When I woke up this morning, the first thought I had was this: why aren’t there more experimental, headless cat robots out there?
Well, you can imagine how excited I was when I found the above video, showcasing EPFL’s “cheetah-cub robot,” which accurately mimics feline morphology. This small, lightweight robot is designed to move just like a cat, and I think it’s mostly convincing.
Designed by École Polytechnique Fédérale de Lausanne’s Biorobotics Laboratory, the robot is a quadruped, much like Big Dog and DARPA’s larger cheetah robot. It’s based on the common house cat, and special care was given to the stability of its legs — it’s obviously not as stable as an actual cat, but it can run about seven times its body length in one second.
“The machine’s strengths all reside in the design of its legs. The researchers developed a new model with this robot, one that is based on the meticulous observation and faithful reproduction of the feline leg. The number of segments – three on each leg – and their proportions are the same as they are on a cat. Springs are used to reproduce tendons, and actuators – small motors that convert energy into movement – are used to replace the muscles.”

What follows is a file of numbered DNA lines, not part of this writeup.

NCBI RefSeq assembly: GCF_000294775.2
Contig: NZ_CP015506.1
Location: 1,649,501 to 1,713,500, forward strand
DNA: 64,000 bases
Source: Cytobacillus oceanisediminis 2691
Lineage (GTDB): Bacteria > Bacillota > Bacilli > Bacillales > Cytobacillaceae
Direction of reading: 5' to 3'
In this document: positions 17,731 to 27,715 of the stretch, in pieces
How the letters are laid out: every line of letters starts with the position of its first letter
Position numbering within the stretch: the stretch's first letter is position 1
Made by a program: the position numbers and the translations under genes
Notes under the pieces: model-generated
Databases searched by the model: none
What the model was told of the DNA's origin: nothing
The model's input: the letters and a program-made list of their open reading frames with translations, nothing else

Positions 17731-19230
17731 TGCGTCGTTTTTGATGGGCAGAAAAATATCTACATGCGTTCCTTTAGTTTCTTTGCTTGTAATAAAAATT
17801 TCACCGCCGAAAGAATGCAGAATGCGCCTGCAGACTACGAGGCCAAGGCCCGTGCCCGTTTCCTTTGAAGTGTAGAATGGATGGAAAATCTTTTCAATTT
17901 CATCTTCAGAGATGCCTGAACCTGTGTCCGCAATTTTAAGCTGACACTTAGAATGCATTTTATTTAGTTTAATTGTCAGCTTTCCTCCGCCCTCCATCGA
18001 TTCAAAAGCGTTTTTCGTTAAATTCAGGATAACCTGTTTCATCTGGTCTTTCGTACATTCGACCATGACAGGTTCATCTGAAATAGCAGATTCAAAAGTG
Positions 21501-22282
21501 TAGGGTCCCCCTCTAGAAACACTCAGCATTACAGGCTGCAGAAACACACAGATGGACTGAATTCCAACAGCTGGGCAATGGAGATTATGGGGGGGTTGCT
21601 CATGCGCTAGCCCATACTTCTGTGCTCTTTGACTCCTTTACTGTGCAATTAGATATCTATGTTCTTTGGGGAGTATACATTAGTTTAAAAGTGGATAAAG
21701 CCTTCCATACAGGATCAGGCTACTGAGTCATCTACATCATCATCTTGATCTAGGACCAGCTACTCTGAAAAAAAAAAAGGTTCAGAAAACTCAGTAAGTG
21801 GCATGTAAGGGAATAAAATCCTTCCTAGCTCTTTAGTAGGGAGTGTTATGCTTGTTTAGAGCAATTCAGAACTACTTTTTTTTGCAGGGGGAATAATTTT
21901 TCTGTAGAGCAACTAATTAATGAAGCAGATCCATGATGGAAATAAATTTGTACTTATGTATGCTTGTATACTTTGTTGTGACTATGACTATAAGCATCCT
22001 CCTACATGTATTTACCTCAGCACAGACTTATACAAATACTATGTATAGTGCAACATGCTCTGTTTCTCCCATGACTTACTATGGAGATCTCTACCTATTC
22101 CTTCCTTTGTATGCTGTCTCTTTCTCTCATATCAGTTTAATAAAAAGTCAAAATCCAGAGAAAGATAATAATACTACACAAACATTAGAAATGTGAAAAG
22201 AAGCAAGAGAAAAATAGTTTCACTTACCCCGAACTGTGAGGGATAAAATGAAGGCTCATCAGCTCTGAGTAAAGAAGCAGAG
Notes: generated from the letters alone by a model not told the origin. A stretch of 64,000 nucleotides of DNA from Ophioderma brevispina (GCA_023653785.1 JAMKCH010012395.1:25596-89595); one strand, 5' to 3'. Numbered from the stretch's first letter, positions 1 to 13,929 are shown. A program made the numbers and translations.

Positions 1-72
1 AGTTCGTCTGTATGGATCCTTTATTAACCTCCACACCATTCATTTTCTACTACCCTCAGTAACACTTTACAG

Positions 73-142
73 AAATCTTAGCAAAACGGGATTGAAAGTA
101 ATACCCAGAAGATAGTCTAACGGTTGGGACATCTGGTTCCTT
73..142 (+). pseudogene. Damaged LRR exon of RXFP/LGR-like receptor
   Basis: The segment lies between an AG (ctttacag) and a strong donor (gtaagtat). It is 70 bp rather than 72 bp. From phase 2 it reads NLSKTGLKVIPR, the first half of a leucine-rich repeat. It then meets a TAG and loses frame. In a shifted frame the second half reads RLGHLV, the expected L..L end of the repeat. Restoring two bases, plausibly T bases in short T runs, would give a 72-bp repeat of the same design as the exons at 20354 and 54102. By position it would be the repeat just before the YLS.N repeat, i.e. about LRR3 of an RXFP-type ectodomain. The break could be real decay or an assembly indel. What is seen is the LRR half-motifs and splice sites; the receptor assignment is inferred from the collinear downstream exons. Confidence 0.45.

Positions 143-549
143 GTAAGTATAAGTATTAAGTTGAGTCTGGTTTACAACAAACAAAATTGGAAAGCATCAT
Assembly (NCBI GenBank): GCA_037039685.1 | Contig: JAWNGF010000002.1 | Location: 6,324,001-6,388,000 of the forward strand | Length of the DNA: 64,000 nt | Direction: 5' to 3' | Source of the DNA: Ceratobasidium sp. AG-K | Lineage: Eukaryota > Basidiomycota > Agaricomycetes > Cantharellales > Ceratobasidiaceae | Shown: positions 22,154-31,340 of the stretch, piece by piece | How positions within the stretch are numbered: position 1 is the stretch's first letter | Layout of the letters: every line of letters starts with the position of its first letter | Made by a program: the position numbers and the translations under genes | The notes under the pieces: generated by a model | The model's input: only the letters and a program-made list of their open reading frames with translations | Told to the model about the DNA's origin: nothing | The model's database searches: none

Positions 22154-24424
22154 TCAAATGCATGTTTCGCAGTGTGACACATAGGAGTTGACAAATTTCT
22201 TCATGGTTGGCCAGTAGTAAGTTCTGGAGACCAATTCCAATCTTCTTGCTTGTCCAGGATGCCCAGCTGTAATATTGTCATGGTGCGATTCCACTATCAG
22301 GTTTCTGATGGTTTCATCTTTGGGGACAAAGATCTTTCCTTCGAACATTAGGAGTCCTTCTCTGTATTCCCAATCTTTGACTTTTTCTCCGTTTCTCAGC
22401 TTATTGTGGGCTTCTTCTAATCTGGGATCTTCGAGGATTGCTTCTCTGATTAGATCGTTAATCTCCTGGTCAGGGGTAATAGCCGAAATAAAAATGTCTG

So, what’s the point? That’s always the question, right? There’s hope that such a robot may assist in search-and-rescue missions, and perhaps even help us with exploration. Its small size and agility may allow it to quickly reach places humans cannot, which would obviously be a great asset in certain situations.
Until the robot apocalypse, of course, when we’ll all be trying to outrun these little headless monsters.
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